World Heart Beat Music Academy, which helps young people realize their musical potential without financial constraints, has opened a second location in southwest London that includes a superb recording studio outfitted with a Solid State Logic ORIGIN 32-channel analogue mixing console. The new commercial production facility, designed by leading U.K. architectural acoustics and studio firm Munro Acoustics, will serve as an economic engine for the charitable organization, which was founded by artistic director Sahana Gero, an accomplished musician and music teacher, in 2009.
Her brother, James Gero, the organization’s CEO, spearheaded the new World Heart Beat at Embassy Gardens, and was responsible for the state-of-the-art build, which also houses a 200-capacity bespoke concert hall that doubles as an impressive live room for recording. The extraordinary connectivity of the building, incorporating over 80 km of fiber optic, Cat 6a and analogue cables, offers artists an array of opportunities.
In addition to offering a recording studio for hire, World Heart Beat Embassy Gardens also hosts a busy calendar of jazz, contemporary classical, folk and global music performances. It is the first building in the U.K. to have a permanent, fully loaded d&b Soundscape immersive sound system, providing artists with a new technology with which to experiment with their music. In the first year alone, over 90 concerts and public performances will take place, from emerging musicians to world class artists.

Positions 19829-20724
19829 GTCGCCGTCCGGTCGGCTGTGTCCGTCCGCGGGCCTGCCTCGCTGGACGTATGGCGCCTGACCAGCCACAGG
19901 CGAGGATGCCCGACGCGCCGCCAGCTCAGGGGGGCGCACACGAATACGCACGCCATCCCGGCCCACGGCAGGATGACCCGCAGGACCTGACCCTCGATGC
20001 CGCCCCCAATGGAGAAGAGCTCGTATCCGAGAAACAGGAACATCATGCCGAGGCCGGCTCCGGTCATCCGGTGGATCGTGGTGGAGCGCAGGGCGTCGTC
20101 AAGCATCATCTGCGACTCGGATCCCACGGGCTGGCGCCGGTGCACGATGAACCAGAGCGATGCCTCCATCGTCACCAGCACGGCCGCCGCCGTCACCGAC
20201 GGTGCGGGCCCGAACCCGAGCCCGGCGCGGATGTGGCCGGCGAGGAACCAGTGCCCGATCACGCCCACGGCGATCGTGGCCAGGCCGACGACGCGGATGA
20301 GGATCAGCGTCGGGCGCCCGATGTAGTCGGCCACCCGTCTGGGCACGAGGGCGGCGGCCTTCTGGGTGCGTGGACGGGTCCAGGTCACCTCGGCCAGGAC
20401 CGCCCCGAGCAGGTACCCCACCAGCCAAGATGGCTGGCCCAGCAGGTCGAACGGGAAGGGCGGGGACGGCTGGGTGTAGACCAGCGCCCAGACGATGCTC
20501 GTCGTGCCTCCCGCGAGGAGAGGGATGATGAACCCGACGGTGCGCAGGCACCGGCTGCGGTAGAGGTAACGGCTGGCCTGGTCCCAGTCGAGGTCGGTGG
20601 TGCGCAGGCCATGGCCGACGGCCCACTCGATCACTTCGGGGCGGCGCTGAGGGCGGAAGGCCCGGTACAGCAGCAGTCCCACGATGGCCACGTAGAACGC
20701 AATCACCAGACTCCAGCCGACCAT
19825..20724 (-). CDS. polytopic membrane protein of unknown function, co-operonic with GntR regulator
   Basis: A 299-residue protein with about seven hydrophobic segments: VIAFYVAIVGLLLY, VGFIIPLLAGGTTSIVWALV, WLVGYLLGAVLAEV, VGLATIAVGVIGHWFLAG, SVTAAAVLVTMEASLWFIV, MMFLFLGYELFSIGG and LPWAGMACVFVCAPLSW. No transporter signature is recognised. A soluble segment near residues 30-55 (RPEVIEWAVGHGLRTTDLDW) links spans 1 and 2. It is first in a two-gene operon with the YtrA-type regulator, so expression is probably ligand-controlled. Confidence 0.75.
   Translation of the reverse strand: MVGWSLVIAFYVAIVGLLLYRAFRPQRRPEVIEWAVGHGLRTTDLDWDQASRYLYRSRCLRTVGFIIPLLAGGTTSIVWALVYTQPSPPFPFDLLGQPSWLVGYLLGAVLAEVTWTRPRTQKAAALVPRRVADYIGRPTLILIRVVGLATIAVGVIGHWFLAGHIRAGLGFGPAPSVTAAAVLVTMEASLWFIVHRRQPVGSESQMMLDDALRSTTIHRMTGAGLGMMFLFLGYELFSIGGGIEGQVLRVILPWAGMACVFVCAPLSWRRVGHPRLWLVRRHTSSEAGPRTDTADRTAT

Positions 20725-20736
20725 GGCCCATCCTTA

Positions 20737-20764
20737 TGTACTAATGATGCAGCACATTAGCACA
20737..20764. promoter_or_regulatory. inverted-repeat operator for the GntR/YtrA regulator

The London Borough of Wandsworth and developers Eco-World Ballymore selected World Heart Beat from a field of more than 42 organizations as a “cultural anchor” for the Embassy Gardens residential and business development in Nine Elms, the largest regeneration zone in Europe, which surrounds the United States Embassy on the south bank of the River Thames. The organization has a 50-year lease on the 750-square-meter (8,100-sq.-ft.) purpose-built facility at peppercorn rent.
The venue, recording studio, broadcasting suite and an on-site café together form a commercial arm of World Heart Beat, according to Nick Cohen. A professional freelance bass player for over three decades, Cohen first became involved with World Heart Beat during 2020, initially helping to set up live video streaming capabilities at the academy’s original learning space, which is about six kilometers (four miles) southwest of the Nine Elms location. Since then, Cohen has been directing World Heart Beat’s Digital Production and Young Artist Development program. “We rely on donors and the goodwill of people, but providing hours and hours of training to young people for free is not cheap, so the commercial arm to World Heart Beat is essential to help our mission,” Cohen says.